But not upon the ashy forge of pain; 
The full-blown roses dead, the sweet buds blighted 
Shall bloom beside life's garden walks again, 
In fairer clime. 



SOMETIME. 



85 



Sometime, sometime, 
The prophet's unsealed lips shall straight deliver 

The message of eternal life uncursed; 
Wind-swept, the poet's heaven-tuned soul shall quiver, 
And from his trembling lyre at length shall burst 
Immortal rhyme. 



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A CA DIA N LEGENDS AND L VR/CS. 



'TWERE BETTER TO LOVE. 

" 'Tis better to have loved and lost 
Than never to have loved at all." 

'np WERE belter to love, though the heart be broken, 
"*• Than to sit alone from passion free, 
Never to have a sign or token 
Of the life that deepest lies in thee. 

' Twere better to love, though peace should never 

Softly climb to thy soul again. 
Than to live the blinded life forever 

Of barren-hearted, loveless men. 

' Twere better far that the gates, in shadow, 
Of heaven, should once have come in view 

Than that thou till death, from thy dull meadow, 
Shouldst never have seen the pearl and blue. 



THE HEARTH IS COLD. 



87 






THE HEARTH IS COLD. 
" I ^HE hearth is cold, the fire no more 

■*■ Glows in the twilight gray, 
' Tis colder, colder than before 
The soft flame had its way. 

Love's fire is quenched, its glow is o'er, 

Its ashes now are gray; 
My heart is colder than before 

The glad flame had its way. 

I shall forget it more and more, 

This passion of a day, 
Yet I am glad though it is o'er 

The fire once had its way. 



88 



ACADIAN LEGENDS AND LYRICS. 



AFTER SEPARATION. 
\70U are here, O my love, at my side 
"*" And I struggle to keep 
My starved spirit from reeling 
In the tumult and toss of the tide 

That sweeps in from the unsounded, deep, 
Shoreless ocean of feeling. 

The time has been long, dearest heart, 
But a moment of this 
Would make balance for ages; 
It were kind to keep lovers apart, 

If, at meeting, God give them such bliss 
As comes now^ for our wages. 

I am learning the meaning at last 
Of the speech of my kind. 
Often heard, little heeded; 
Press your lips lo my lips, hold me fast,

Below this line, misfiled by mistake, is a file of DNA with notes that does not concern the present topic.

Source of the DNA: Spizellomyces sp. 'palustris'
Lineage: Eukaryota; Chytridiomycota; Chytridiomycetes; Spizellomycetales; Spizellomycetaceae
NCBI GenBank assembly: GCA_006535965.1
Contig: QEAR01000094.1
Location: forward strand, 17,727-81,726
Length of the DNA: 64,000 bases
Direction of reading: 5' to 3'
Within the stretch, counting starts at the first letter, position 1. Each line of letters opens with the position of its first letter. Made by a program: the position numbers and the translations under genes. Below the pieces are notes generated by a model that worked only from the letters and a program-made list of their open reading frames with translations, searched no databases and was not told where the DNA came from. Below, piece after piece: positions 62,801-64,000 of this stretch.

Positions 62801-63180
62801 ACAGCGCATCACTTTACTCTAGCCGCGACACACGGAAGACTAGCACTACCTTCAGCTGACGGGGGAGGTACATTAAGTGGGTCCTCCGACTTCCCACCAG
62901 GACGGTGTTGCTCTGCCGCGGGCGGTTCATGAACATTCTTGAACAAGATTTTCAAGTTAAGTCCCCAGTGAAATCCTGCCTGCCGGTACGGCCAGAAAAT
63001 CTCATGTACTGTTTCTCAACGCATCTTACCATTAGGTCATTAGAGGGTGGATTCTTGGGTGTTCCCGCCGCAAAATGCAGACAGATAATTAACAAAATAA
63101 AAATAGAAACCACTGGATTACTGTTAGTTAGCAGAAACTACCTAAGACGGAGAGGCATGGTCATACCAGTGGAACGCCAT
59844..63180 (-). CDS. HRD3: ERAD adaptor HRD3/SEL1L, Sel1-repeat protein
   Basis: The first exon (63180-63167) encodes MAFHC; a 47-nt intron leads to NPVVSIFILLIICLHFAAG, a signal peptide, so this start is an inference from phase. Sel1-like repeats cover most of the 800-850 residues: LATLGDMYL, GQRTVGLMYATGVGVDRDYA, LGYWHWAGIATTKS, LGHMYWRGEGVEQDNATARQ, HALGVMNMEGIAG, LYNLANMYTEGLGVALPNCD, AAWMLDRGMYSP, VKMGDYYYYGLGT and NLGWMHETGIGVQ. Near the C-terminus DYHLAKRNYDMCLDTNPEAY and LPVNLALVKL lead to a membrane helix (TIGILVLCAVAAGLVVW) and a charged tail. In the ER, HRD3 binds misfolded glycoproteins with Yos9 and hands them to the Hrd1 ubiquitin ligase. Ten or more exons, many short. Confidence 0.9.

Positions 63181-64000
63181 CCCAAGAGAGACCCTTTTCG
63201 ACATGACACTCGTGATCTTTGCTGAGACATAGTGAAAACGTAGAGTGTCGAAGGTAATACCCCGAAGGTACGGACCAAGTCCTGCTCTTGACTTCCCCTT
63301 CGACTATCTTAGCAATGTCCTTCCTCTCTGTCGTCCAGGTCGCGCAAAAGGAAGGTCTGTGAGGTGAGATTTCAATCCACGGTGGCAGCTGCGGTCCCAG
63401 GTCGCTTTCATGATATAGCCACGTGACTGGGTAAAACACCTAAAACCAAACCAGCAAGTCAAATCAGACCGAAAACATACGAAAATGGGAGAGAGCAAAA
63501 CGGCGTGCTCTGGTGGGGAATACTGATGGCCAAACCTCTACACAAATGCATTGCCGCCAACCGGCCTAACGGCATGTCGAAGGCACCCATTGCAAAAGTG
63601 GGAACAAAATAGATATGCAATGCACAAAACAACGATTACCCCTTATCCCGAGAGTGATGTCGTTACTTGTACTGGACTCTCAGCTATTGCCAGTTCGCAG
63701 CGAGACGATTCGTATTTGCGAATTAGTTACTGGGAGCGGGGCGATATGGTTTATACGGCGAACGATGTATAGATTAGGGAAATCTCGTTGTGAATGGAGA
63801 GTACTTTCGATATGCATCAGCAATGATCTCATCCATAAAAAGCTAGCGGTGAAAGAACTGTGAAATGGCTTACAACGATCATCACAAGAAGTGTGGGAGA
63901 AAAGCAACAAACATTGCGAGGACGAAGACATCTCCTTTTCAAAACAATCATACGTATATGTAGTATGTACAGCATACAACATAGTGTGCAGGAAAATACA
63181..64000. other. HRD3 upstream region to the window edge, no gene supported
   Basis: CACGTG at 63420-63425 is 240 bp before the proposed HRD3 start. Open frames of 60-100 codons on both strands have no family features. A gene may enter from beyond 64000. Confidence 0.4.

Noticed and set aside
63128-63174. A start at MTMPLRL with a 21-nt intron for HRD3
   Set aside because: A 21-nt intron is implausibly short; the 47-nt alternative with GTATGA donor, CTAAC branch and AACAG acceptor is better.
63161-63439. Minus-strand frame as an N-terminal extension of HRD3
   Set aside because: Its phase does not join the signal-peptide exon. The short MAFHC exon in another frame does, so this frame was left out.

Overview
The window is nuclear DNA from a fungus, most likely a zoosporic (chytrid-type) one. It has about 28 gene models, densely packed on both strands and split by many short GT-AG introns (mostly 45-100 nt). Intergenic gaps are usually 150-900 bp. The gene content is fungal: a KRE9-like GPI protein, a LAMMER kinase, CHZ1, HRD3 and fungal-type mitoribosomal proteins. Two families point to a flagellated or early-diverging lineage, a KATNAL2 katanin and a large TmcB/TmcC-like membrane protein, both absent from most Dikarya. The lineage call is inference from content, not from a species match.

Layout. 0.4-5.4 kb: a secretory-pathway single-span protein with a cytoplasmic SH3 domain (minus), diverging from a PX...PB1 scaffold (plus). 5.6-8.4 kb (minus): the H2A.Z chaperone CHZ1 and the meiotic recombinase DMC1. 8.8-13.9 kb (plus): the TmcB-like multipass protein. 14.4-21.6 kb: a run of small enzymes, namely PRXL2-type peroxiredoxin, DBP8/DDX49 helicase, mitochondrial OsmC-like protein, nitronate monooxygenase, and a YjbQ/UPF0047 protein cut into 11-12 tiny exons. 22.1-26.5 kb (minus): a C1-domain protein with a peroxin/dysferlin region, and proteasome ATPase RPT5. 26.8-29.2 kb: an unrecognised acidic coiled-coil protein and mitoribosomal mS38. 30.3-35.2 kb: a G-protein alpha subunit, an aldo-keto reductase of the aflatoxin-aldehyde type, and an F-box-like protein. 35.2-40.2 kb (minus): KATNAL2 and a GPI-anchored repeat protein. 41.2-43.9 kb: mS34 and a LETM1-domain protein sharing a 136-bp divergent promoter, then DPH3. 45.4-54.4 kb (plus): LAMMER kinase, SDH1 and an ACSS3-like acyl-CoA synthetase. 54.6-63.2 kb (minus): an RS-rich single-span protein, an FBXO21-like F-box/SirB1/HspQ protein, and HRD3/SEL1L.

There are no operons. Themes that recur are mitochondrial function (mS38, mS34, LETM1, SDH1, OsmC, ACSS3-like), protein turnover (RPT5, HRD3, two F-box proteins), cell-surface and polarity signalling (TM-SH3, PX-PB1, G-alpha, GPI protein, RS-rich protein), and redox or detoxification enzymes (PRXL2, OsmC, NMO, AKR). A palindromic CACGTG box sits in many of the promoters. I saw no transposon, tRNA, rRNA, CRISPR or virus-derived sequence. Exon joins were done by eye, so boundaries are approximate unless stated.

O my love; I was sick, I was blind; 
Heaven knew what I needed. 



/ PLUCKED A DAISY. 



89 



I PLUCKED A DAISY, 

T PLUCKED a daisy by the walk, 
■*■ A white field daisy, carelessly, 
I saw it tremble on its stalk 
And cast a piteous glance at me. 

Its sisters seemed to chide me too, 

As if I had destroyed a life 
That God had given some work to do, 

In earth's wild garden lands of strife. 

And nodding all their golden heads, 
Encased in bonnets snowy white, 

Tears seemed to fall in crystal beads 
From their soft eyes, that summer night. 

O little daisies of the sod. 

One law controls your life and mine, 
Ye are the humblest flowers of God, 

But ye like man are half divine. 



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A CAD/A// LEGENDS AND LYRICS. 



And as ye cheer the dusty walk 
And whiten all the meadows fair, 

I see a spirit on each stalk 
That trembles in the dewy air. 

Bloom on in simple faith and joy 

In purity and tenderness, 
I will not needlessly destroy 

Your golden heads and snowy dress. 



II A 



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THE MEADOW LANDS. 



01 



THE MEADOW LANDS. 

nr^IIE tide flows in and out and leaves 
^ Its richness on the meadow lands, 
The furrowed surface-soil upheaves, 
And sprinkles life among the sands. 

Across the meadow lands of life 
The tide of time flows and recedes, 

Its muddy wave brings woe and strife, 
But forms the soil for noble deeds. 

The tide flows in and out and brings 
New beauty to the meadow lands. 

With lavish tenderness it flings 
Fair flowers across the silver sands. 



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A CAD/ AN LEGENDS AND LVR/CS. 



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SMALL AND GREAT. 

HE ripp'e that stirs on the sea of thought, 
As we drop our smallest question there, 
Into the ocean's life is wrought 
And moves it everywhere. 

Who strikes a chord in the human soul, 
Be he laborer, poet, priest, or sage, 

Makes music that rings from pole to pole 
And lasts from age to age. 

The feeblest prayer that to heaven flies 

Has the infinite power in its wing 
And the treasure of peace it brings from the skies